There are quite a number of children bibles in our home. However, this “Big Picture Story Bible” is by far my all-time favourite version.
It has this amazing way of getting what’s most important, right. Apart from being breathtakingly well-illustrated, it conveys the “Big Picture” – the unified story of God’s intent and grace as it runs through the Old and New Testaments.
Being very much of the Graeme Goldsworthy persuasion (i.e. kingdom theology of “God’s people in God’s place under God’s rule”), this book helps me tell the story in simple language that a four year old can easily understand. We have worked through half the thick tome so far, and the themes come out so clearly, and difficult subjects are not glossed over, but explained biblically.
For instance, Eden was described this way:
God gave Adam and Eve good words to obey. He told them not to eat from a special tree. You see, God was teaching Adam and Eve that he was their king, that people were to obey God’s word.
And the fall:
Adam and Eve chose to doubt God’s goodness. They chose to disobey God’s word. They did not let God be king over them. They ate some fruit from the tree. They listened to the voice of Satan instead of the word of God.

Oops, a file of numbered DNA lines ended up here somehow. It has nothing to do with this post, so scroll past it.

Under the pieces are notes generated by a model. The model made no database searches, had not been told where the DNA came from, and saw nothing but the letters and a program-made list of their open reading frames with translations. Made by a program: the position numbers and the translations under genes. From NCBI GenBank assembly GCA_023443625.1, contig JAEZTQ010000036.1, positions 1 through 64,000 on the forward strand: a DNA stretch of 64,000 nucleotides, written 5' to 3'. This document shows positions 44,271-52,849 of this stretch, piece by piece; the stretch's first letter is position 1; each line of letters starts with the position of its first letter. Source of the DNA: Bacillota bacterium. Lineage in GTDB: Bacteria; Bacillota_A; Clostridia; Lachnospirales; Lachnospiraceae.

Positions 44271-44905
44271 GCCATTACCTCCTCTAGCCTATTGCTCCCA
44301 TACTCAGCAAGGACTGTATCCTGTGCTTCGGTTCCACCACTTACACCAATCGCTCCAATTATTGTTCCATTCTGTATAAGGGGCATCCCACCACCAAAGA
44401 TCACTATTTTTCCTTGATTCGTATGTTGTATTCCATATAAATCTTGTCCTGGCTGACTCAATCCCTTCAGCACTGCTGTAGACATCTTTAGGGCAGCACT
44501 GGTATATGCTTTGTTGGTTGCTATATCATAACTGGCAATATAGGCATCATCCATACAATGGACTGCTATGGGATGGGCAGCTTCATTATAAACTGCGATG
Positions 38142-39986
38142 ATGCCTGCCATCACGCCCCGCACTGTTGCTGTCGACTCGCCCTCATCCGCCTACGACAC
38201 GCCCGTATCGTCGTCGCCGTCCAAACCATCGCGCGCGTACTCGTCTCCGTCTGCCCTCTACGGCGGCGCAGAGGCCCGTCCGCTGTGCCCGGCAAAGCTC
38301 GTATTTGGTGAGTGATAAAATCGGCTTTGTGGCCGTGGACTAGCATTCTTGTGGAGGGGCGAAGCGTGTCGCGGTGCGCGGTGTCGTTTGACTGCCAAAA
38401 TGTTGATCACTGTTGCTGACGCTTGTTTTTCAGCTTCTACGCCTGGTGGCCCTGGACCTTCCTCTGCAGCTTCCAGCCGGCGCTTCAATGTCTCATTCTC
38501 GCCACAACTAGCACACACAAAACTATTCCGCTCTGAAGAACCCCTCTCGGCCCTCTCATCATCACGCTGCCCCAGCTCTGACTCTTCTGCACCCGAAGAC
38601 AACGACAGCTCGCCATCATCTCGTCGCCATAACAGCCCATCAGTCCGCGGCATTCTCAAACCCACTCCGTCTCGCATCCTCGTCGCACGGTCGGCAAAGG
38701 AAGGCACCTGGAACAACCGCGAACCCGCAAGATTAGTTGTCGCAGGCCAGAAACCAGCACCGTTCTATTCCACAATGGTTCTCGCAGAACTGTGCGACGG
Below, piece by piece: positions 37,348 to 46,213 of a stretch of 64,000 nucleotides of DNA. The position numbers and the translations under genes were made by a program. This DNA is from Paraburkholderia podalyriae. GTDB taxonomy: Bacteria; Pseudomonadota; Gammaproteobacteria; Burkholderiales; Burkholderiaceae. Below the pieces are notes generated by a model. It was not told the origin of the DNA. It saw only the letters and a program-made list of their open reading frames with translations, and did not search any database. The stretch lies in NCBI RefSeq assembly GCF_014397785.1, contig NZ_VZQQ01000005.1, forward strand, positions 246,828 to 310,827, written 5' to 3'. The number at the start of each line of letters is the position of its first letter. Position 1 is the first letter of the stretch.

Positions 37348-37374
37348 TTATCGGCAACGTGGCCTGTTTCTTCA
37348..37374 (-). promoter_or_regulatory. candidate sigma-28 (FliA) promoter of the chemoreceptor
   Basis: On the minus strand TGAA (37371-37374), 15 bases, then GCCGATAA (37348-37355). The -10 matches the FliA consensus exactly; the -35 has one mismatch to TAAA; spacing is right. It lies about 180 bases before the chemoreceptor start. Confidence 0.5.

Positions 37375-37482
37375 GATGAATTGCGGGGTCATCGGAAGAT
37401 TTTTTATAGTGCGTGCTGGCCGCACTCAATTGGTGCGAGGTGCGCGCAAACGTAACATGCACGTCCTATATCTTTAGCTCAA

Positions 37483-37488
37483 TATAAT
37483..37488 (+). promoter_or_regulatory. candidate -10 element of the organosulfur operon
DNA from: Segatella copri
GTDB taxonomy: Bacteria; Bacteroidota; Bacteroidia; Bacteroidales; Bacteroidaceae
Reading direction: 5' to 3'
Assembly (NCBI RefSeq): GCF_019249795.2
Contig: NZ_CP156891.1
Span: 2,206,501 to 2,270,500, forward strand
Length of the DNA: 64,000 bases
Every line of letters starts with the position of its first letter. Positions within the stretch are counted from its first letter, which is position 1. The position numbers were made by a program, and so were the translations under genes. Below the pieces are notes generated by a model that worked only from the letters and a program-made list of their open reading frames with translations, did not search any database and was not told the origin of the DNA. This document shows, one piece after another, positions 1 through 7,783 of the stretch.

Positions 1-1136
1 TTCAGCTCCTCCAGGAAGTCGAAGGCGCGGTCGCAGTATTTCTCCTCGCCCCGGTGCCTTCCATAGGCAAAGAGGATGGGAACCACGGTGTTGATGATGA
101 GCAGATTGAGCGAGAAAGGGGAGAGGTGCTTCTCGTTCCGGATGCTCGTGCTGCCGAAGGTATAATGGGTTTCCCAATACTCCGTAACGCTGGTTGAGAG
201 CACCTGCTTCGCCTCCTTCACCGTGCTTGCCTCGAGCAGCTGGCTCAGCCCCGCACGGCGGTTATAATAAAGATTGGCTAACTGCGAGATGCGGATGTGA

The prophets’ main themes are also summarized in one simple sentence each:
Even though God’s people were far from home, God still spoke to them. God sent more prophets. They spoke all his words and wrote them down in God’s holy book.
The prophet Ezekiel wrote that one day God would raise up the temple and give his people new hearts.
Isaiah reminded them that God’s forever king would come from the family of David.
I guess too many times, our sunday school teaching, and our children’s biblical literature at home, fall too much into the trap of moralising from scripture. For instance, how the story of David and Goliath is sometimes taught. Goliath signifies various childhood sins (lying, disobedience to parents, etc) and David slings stones listed as “obedience, prayer, bible reading etc” to defeat the giant. Urm, not quite what that story was supposed to be about.
So I guess this book by Helms and Goldsworthy’s books, constantly challenge me to interpret and apply the bible properly. And few things are more important than imparting truth faithfully to our children.
As one review put it, “If there were only one children’s bible I could pick to read to my children, this would be it. This book is pure gold.” I wholeheartedly agree.